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English Poetry

Code: 100268 ECTS Credits: 6
Degree Type Year Semester
2500245 English Studies OT 3 0
2500245 English Studies OT 4 0
The proposed teaching and assessment methodology that appear in the guide may be subject to changes as a result of the restrictions to face-to-face class attendance imposed by the health authorities.


Carme Font Paz

Use of Languages

Principal working language:
english (eng)
Some groups entirely in English:
Some groups entirely in Catalan:
Some groups entirely in Spanish:


Students should have completed the third year course subjects.

The course requires an initial level of English C2 -Proficiency- of the Common European Framework of Reference for Languages: Learning, Teaching, Assessment. With C2 students can understand almost everything they read or hear without effort; they can summarise information from different oral and written sources, reconstruct facts and arguments and present them in a coherent way; they can express themselves spontaneously, with fluency and precision, distinguishing subtle nuances of meaning even in the most complex situations.

Objectives and Contextualisation

This course is aimed at providing students with a sense of the extraordinary variety of poetry written in English by women, ranging from the 16th century until the current age. Rather than focusing on specific literary movements and distinct poets, the subject is structured around themes in an attempt to make poetry the real protagonist. Through intensive reading, text analysis, interpretation and creative writing exercises,students will be able to experience poetry as an aspect close to their day-to-day lives. Students willbe asked to see videos related to performance poetry, listen to recordings of poets reading their own and other poets’ work and will learn to read poetry aloud. The creative input and literary analysis will be enhanced by the reading of critical essays on poetry.


    English Studies
  • Critically assessing the scientific, literary and cultural production in the English language.
  • Demonstrate a comprehension of the relationship between factors, processes and phenomena of linguistics, literature, history and culture, and explaining it.
  • Develop critical thinking and reasoning and knowing how to communicate effectively both in your mother tongue and in other languages.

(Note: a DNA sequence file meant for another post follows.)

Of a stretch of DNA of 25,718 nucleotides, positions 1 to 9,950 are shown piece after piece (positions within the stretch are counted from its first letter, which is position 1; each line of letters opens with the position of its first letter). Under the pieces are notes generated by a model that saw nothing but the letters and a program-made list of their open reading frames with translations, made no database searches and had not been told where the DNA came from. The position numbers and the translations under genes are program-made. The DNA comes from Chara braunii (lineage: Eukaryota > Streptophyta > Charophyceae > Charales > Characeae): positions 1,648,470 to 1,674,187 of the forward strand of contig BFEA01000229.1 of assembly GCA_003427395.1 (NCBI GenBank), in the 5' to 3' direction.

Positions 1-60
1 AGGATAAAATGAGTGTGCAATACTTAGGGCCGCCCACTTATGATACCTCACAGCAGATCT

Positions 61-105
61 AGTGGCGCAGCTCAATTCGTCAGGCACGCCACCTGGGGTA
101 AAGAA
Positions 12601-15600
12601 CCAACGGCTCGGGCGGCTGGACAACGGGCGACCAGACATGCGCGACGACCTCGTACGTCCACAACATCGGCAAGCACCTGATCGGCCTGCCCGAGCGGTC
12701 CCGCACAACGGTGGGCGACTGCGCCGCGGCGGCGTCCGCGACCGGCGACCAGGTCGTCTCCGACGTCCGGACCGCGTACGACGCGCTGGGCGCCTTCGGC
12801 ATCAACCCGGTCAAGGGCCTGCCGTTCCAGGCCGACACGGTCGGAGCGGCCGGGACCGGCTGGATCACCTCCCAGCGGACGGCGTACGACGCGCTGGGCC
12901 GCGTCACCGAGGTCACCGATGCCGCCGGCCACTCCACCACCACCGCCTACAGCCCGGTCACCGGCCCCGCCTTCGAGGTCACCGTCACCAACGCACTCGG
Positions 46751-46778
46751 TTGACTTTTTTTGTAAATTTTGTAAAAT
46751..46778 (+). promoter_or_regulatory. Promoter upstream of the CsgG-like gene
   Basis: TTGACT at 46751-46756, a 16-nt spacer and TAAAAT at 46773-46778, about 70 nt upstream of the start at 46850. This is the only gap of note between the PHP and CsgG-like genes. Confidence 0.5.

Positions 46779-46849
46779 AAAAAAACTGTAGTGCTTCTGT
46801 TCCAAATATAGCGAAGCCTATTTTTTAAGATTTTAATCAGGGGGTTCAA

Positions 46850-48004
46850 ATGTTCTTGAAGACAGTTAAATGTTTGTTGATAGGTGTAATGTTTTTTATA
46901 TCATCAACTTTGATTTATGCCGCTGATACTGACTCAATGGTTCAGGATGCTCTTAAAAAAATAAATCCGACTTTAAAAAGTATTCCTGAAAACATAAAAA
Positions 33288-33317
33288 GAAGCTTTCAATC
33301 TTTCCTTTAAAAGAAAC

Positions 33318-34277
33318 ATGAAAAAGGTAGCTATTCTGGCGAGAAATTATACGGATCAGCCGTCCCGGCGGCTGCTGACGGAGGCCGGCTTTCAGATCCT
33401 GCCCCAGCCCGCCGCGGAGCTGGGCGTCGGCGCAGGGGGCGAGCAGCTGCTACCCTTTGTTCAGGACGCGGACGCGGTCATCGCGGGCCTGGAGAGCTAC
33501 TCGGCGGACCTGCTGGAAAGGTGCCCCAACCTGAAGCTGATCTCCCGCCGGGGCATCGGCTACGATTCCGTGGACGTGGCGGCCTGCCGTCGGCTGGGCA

• Distinguish and contrast the various theoretical and methodological models applied to the study of the English language, its literature and its culture.
  • Identify the main literary, cultural and historical currents in the English language.
  • Produce clear and well structured and detailed texts in English about complex topics, displaying a correct use of the organisation, connection and cohesion of the text.
  • Rewrite and organize information and arguments coming from several sources in English and presenting them in a coherent and summarised way.
  • Students must be capable of communicating information, ideas, problems and solutions to both specialised and non-specialised audiences.
  • Students must develop the necessary learning skills in order to undertake further training with a high degree of autonomy.

Learning Outcomes

  1. Analysing and interpreting texts in an advanced level about the literary genres and literary criticism in English.
  2. Applying appropriate secondary academic sources to text comments and argumentative essays about literary genres and literary criticism in English.
  3. Carrying out oral presentations about topics related to the genres of English literature and its academic criticism using secondary academic sources.
  4. Communicating in the studied language in oral and written form, properly using vocabulary and grammar.
  5. Comparing in an advanced level different topics and texts related to literary genres and literary criticism in English.
  6. Comparing in an advanced level the methodologies of the literary criticism in English.
  7. Demonstrate a master of the specific methods of individual academic work that prepare the student for a postgraduate specialised education in the same or a different field of study.
  8. Describing in detail and in an academic way the diachronic and synchronic evolution of the topics and texts of literary genres and literary criticism in English.
  9. Distinguishing the main ideas from the secondary ones and summarising the contents of primary and secondary texts related to the literary genres and literary criticism in English.
  10. Drawing up academic essays of medium length in relation to the genres of the English literature and its academic criticism using secondary academic sources.
  11. Effectively communicating and applying the argumentative and textual processes to formal and scientific texts.
  12. Explaining in an advanced level, the nature and main traits of the literary genres and literary criticism in English.
  13. Localising secondary academic sources in the library or on the Internet related to the literary genres and literary criticism in English.
  14. Mastering the advanced knowledge and scientific methodologies related to linguistics, literature, history and culture that prepare the student for a postgraduate specialised education in the same or a different field of study.
  15. Students must be capable of comprehending advanced academic or professional texts in their own language or the another acquired in the degree.
  16. Students must be capable of precisely arguing ideas and opinions in their own language or another acquired in the degree.
  17. Summarising the content of primary and secondary academic sources about literary genres and literary criticism in English.